Western Dig revenues take $0.82bn spanking from US tax shake-up

But now lots of lovely cash abroad can be used more easily

Drive-shipper Western Digital reported record revenues in its second quarter but new US tax laws dragged it into a $0.82bn net loss.

Revenues were $5.3bn, 8.4 per cent higher than a year ago, and just 2.3 per cent up on the previous quarter. There was a GAAP net loss of $823m, which, WDC said, "includes a provisional net tax charge of $1.6bn primarily due to the repatriation tax as a result of the Tax Cuts and Jobs Act".

That suggests the GAAP net income without that charge would have been around $777m. It was $235m a year ago and $681m a quarter ago. Another indication of good progress in the year is the operating income number – $955m this quarter and $545m a year ago.

WDC_Results_to_Q2_fy2018

WDC revenues and GAAP net income by quarter to Q2 fy 20918

CEO Steve Milligan said revenue growth was "driven by each of our major end market categories", singling out "capacity enterprise hard drives and flash-based products". The 64-layer NAND technology is being deployed across its SSD portfolio, with 96-layer technology ramping later in 2018 – it is sampling drives now.

He confirmed that WD Corp plans to sample its MAMR-based capacity drives in the July-December 2018 period. This technology could lead to 40TB-plus drives.

Total disk drive units were 42.3 million, compared to 44.8 million a year ago and 42.2 million in the previous quarter. A massive 95.3EB of capacity was shipped. It was 77.8EB a year ago and 87.4EB a quarter ago.

A look at the disk drive segment splits shows that consumer drive numbers dipped quite sharply quarter-on-quarter, notebook drives down a little, but the other categories – desktop, branded and enterprise – all rose.

WDC_Disk_segment_Splits_to_Q2fy2018

Quarterly disk drive segment numbers to Q2 FY 2018

In the earnings call, president and COO Mike Cordano said WDC was seeing growth in all its product segments – client devices (drives), client solutions (products with software and drives), data centre devices (drives) and data centre solutions (arrays).

The company expects high-capacity enterprise disk drive demand to grow at more than 60 per cent in the first half of calendar 2018, according to Wells Fargo senior analyst Aaron Rakers.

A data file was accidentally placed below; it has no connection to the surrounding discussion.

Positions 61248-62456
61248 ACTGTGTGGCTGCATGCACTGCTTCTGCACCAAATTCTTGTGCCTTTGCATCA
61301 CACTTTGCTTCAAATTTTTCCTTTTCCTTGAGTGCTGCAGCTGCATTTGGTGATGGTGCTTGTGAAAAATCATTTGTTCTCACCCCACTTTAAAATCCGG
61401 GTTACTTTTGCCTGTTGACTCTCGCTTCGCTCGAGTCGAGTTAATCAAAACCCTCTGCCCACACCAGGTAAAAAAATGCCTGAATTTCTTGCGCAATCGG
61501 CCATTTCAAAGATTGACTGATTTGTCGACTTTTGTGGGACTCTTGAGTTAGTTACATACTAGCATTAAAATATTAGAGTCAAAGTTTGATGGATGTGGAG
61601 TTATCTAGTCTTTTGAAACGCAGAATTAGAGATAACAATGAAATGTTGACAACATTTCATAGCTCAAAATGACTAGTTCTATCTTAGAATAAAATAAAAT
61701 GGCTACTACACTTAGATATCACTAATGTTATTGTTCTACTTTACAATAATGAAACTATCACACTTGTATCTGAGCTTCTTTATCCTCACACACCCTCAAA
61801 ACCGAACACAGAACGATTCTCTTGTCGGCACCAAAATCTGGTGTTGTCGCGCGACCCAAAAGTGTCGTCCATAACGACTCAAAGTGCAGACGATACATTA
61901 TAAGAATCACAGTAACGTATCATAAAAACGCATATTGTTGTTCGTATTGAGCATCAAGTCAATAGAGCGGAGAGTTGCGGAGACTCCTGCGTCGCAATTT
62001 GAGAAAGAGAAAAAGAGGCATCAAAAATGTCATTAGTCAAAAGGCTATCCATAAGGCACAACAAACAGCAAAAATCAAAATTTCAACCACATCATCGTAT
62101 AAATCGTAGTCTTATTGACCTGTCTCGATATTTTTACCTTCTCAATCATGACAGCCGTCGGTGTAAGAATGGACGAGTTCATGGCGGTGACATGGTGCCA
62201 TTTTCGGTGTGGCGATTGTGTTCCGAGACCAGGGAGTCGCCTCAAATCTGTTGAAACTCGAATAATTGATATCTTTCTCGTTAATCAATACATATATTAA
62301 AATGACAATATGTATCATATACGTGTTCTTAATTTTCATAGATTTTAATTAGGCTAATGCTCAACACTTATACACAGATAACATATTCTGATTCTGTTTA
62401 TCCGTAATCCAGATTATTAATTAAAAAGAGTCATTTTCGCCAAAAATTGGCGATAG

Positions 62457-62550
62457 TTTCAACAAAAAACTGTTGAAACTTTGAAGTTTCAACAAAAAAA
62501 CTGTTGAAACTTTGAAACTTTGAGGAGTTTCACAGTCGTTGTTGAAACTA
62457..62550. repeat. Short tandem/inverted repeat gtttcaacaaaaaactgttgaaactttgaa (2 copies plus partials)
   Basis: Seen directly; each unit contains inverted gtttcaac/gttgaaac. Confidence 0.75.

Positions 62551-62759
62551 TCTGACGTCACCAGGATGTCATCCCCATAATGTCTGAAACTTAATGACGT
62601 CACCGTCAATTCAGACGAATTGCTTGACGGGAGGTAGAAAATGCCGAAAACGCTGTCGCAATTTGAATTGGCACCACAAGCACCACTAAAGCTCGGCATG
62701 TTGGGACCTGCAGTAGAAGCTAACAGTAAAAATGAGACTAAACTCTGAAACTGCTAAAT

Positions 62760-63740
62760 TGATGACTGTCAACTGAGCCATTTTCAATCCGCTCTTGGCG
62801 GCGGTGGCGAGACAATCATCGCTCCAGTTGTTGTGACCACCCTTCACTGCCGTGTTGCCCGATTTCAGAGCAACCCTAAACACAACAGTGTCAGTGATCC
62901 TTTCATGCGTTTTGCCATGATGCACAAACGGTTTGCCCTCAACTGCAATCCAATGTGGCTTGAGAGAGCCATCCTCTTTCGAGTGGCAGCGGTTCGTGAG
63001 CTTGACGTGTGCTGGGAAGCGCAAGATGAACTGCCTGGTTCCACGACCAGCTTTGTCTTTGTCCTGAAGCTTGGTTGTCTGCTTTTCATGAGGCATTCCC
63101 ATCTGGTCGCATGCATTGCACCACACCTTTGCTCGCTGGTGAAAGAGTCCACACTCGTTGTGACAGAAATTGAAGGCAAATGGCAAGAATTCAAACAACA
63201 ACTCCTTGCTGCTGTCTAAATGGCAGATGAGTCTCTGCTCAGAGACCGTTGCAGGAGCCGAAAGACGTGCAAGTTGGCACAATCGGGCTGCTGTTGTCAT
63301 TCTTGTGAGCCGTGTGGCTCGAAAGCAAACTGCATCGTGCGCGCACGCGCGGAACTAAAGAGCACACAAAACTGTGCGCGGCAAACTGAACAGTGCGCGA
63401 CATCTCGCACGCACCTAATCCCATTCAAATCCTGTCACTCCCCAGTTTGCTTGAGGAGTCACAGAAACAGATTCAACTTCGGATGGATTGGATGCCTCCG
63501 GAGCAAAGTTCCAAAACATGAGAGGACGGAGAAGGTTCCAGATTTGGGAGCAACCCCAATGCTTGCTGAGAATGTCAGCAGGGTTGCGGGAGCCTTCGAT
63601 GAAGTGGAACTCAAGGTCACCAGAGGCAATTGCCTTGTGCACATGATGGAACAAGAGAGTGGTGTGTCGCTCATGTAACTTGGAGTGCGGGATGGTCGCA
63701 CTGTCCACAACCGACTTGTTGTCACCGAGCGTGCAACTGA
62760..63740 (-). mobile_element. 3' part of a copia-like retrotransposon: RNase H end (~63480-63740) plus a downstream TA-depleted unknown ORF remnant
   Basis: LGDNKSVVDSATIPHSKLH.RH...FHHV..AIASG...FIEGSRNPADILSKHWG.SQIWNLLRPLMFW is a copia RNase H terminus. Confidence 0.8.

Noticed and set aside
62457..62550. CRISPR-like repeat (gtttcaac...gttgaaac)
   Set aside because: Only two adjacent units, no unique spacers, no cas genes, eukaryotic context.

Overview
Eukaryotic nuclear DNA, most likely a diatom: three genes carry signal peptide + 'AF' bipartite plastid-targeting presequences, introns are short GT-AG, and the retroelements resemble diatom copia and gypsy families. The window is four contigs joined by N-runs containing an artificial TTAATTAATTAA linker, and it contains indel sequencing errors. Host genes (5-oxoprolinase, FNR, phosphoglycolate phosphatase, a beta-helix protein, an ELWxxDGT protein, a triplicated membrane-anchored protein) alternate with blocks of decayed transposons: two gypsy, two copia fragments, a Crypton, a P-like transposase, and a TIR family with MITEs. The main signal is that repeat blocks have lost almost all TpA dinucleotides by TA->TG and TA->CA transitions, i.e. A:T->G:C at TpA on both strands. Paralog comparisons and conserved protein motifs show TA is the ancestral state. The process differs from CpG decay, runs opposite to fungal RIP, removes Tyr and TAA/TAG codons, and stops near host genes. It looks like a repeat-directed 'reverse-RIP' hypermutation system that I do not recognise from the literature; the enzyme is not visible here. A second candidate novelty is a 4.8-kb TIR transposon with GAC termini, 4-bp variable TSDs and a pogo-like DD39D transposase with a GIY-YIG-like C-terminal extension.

Rakers estimates WDC's "total NAND Flash revenue at $2.67bn versus $2.57bn in the prior period and $2.09Bn in the year-ago period".

He is disappointed with WDC's SSD sales to business, saying: "WD's performance in enterprise SSDs has remained a negative, in our opinion. We will be focused on forthcoming eSSD introduction, including the integration of 96-layer (BiCS4 3D-NAND) as a driver of improved performance going forward."

In light of continuing SSD penetration of business markets, WDC is eliminating future investments in performance enterprise drives (10K and 15K rpm drives) and narrowing its client HDD portfolio. The flash market looks stable and WDC is glad to have secured its partnership position with Toshiba after all the legal and other wrangles over Toshiba's part sell-off of its flash joint-venture interests.

CFO Mark Long talked about the new US tax law, saying the provisional net tax charge of $1.6bn was "due primarily to the one-time mandatory deemed repatriation tax, which is included only in our GAAP results. The payment of this repatriation tax will be spread over the next eight years, which is expected to begin in fiscal 2019, with approximately 60 per cent due in the last three years of the period."

It's actually quite good news as WDC will "benefit from the new tax law by having the ability to access our global cash in the US in a highly efficient manner".

WDC hopes to see some $4.9bn revenues in the next quarter; they were $4.6bn a year ago. ®




Biting the hand that feeds IT © 1998–2018